For example, in an article from the Psychiatric Times, Dr. Simon Sobo regaled the story of a thirty-year-old patient named Mr. T. This patient was very unhappy in his marriage to a woman who he assumed would eventually want children but never changed her mind. He then became depressed.
Dr. Sobo makes a compelling argument:
“What if Prozac worked like a charm and completely rid him of his depression? What if Prozac returned bounce to his life and now he found he could, after all, live happily with the status quo? What if 25 years from now, Mr. T. were to wake up and suddenly realize he had wasted his life? He really had wanted children and a family all along. What if he wouldn’t allow a doubling of his Prozac dose at that point, seeing it as a drug that had deceived him and cheated him of what had been meant to be?”
Was this a matter of a chemical imbalance? No one can say for sure. But what is clear is that this man presented symptoms only after realizing that his dream could not be accomplished with his spouse.
Was a drug required in this situation? Perhaps not. Perhaps what was required was for him to take the painful decision to divorce so that he could then enjoy what he really wanted, which was a family.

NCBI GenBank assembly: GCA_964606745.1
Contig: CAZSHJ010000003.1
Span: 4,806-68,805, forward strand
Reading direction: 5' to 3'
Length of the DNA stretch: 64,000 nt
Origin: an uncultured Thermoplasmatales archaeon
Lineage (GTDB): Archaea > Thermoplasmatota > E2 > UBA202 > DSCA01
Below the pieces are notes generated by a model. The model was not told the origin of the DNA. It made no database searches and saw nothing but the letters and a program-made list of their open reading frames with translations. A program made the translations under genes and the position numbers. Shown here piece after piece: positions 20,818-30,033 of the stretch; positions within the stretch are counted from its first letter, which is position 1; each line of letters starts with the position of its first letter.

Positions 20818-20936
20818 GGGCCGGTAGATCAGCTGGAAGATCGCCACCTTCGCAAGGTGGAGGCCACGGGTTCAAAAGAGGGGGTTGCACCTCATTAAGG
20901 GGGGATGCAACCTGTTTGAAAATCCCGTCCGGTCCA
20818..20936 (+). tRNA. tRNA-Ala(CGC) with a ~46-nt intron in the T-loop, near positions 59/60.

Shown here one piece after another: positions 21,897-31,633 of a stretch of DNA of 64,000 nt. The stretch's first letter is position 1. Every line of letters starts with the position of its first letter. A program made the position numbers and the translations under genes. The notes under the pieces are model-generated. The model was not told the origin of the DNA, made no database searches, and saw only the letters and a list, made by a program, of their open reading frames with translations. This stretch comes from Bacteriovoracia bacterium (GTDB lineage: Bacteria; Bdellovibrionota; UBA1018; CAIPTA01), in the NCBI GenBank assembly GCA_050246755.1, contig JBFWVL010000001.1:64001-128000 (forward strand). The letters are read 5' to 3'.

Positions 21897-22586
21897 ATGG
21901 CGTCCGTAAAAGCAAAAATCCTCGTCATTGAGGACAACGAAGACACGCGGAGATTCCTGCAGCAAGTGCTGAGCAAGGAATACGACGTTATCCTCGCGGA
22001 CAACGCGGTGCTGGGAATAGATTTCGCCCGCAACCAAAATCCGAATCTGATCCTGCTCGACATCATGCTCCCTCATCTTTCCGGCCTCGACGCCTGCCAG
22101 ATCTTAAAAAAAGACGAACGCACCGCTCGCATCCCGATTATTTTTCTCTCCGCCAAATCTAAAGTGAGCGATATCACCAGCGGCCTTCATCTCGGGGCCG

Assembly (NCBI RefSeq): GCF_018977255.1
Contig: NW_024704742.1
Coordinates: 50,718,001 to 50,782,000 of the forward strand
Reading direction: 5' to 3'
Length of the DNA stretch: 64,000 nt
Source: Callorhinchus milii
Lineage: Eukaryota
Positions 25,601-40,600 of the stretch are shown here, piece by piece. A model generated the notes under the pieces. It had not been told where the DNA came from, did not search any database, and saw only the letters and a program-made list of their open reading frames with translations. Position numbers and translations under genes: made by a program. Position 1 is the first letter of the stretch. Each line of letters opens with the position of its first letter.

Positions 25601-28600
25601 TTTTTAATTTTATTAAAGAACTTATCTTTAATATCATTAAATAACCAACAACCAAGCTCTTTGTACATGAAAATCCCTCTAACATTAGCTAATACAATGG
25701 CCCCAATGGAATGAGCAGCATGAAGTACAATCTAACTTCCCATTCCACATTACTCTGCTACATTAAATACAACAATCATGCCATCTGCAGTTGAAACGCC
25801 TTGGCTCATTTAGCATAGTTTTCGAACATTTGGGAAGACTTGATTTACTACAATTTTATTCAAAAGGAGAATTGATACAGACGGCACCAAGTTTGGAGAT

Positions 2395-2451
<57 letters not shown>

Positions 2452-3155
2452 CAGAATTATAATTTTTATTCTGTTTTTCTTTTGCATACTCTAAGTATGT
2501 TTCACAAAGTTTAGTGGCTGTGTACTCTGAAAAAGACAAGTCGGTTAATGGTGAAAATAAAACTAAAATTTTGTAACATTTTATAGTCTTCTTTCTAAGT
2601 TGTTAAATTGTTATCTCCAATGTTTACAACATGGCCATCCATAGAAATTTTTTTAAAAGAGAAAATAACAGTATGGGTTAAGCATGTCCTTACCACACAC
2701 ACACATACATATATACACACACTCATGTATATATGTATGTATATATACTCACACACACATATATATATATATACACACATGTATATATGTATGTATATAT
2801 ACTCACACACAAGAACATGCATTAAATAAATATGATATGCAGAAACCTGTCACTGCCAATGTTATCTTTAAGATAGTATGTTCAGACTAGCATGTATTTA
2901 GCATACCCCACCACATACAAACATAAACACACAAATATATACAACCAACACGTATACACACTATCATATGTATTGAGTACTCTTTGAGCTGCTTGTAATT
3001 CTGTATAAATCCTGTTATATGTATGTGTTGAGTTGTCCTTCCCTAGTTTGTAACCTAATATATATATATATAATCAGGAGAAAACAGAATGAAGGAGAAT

Then of course there’s the link people have made between mass-shootings and these psychotropic drugs used to treat anxiety and depression.
Let me be clear. I am not saying that these drugs cause people to commit mass homicides and suicide. Even if they were a cause, they may not be the only cause.
Many of the people who have committed these crimes were on multiple drugs and at very high dosages. Some people commit these crimes without being on any drug.
But what is clear is that people like James Holmes, Eric Harris, Seung-Hui Cho and Aaron Alexis had problems that drugs could not and did not solve.